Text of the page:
Laboratory for Molecular Diagnostics
Center for Nephrology and Metabolic Disorders

Apolipoprotein B

Mutations that result in defective apolipoprotein B cause a rare but severe disease, abetalipoproteinemia. More common are mutations with impared LDL receptor binding and elavated LDL cholesterol.

Epidemiology

The prevalance of the homozygous form is 1:1.000.000. The allel frequency is 1:500.

Gene Structure

Apolipoprotein B (ApoB) exists in two different versions called ApoB100 and ApoB48. In enterocytes a posttranscriptional modification of the mRNA takes place. As a result of this modification a stop codon is generated and translation is aborted when 48% of the protein is synthesized. There is no LDL rececptor ligant in ApoB48.

Phenotype

Phenotypicaly there is no difference beween mutations affecting ligand region in ApoB100 and LDL rececptor mutations. Patients have a significant hypercholesterinemia. In lipidelektrophoresis we see a predomination of LDL particles According to Fredrickson this hyperlipemia is classifyed typ II. The chance for oxydation of these particles and by this way the risk for cardiovascular disease is hight.

Pathology

ApoB100 is secreted by hepatocytes togesther with VLDL. Enterocytes secrete ApoB48 in chylomikrones. Functioning ApoB100 can be reabsorbed by hepatocytes via LDL rececptor. Chylomikrons containing ApoB48 hepatocytes by other mechanisms. Mutations in ApoB100 affecting the ligand lead to increase of cholesterol rich LDL particels. The effect is just the same as in LDL rececptor mutations.

Interpretation

Apolipoprotein B mutations and LDL rececptor mutation should be screened together.

Genetests:

Clinic Method Carrier testing
Turnaround 5 days
Specimen type genomic DNA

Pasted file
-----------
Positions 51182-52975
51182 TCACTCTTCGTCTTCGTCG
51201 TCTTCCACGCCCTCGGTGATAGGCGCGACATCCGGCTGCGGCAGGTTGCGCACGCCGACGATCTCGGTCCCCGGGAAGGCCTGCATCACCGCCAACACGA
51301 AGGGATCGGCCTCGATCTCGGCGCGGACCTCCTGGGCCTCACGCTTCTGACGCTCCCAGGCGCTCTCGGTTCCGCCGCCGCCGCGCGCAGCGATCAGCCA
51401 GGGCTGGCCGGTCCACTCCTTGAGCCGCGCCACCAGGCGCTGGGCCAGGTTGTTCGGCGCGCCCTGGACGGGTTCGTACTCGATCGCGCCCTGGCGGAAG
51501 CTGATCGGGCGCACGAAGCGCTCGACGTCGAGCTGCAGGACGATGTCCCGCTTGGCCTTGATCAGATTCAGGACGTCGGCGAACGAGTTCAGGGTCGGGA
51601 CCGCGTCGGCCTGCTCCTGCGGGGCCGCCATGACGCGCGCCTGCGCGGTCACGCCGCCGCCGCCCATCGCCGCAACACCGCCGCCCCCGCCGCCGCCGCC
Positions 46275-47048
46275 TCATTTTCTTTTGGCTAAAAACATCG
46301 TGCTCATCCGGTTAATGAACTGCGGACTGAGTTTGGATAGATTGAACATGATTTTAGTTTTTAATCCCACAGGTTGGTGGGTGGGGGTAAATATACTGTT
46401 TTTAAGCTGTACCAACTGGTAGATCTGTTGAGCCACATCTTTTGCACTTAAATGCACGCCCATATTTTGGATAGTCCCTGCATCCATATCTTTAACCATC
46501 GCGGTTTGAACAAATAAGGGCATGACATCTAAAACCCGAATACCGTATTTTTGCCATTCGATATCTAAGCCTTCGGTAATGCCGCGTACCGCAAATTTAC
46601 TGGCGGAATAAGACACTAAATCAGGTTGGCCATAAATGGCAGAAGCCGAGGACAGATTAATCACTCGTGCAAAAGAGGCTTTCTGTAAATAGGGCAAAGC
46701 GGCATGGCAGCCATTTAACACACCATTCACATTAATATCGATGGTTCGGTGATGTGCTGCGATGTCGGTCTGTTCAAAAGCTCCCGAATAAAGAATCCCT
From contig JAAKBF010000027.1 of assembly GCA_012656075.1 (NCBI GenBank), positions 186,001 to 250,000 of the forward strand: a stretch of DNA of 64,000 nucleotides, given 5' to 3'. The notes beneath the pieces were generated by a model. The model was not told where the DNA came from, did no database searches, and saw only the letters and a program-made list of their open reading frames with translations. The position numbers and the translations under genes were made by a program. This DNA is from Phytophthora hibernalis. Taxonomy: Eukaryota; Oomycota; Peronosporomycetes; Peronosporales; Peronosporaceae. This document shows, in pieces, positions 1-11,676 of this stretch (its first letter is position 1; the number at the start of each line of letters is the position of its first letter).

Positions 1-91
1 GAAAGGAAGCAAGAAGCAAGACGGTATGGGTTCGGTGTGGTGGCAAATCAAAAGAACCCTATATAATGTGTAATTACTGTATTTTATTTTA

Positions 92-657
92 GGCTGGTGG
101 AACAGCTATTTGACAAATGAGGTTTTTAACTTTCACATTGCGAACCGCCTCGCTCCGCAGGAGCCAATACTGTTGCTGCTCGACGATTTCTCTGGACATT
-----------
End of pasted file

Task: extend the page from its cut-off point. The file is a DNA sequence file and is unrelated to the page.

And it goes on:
Clinic Method Massive parallel sequencing
Turnaround 25 days
Specimen type genomic DNA
Clinic Method Genomic sequencing of the entire coding region
Turnaround 20 days
Specimen type genomic DNA
Clinic Method Target mutation analysis
Turnaround 20 days
Specimen type genomic DNA

Related Diseases:

Arteriosclerosis
APOB
APOE
HABP2
LDLR
LPA
MTHFR
PON1
SLC3A1
Autosomal dominant hypercholesterolemia 2
APOB
Hypobetalipoproteinemia
ANGPTL3
APOB

References:

1.

Vrablík M et al. (2001) Major apolipoprotein B-100 mutations in lipoprotein metabolism and atherosclerosis.

[^]
2.

None (2003) Familial hypobetalipoproteinemia: a review.

[^]
3.

Whitfield AJ et al. (2004) Lipid disorders and mutations in the APOB gene.

[^]
4.

Schonfeld G et al. (2005) Familial hypobetalipoproteinemia: genetics and metabolism.

[^]
5.

Parhofer KG et al. (2006) Thematic review series: patient-oriented research. What we have learned about VLDL and LDL metabolism from human kinetics studies.

[^]
6.

Soria LF et al. (1989) Association between a specific apolipoprotein B mutation and familial defective apolipoprotein B-100.

[^]
7.

Orphanet article

Orphanet ID 121386 [^]
8.

NCBI article

NCBI 338 [^]
9.

OMIM.ORG article

Omim 107730 [^]
10.

Wikipedia article

Wikipedia EN (Apolipoprotein_B) [^]
Update: April 29, 2019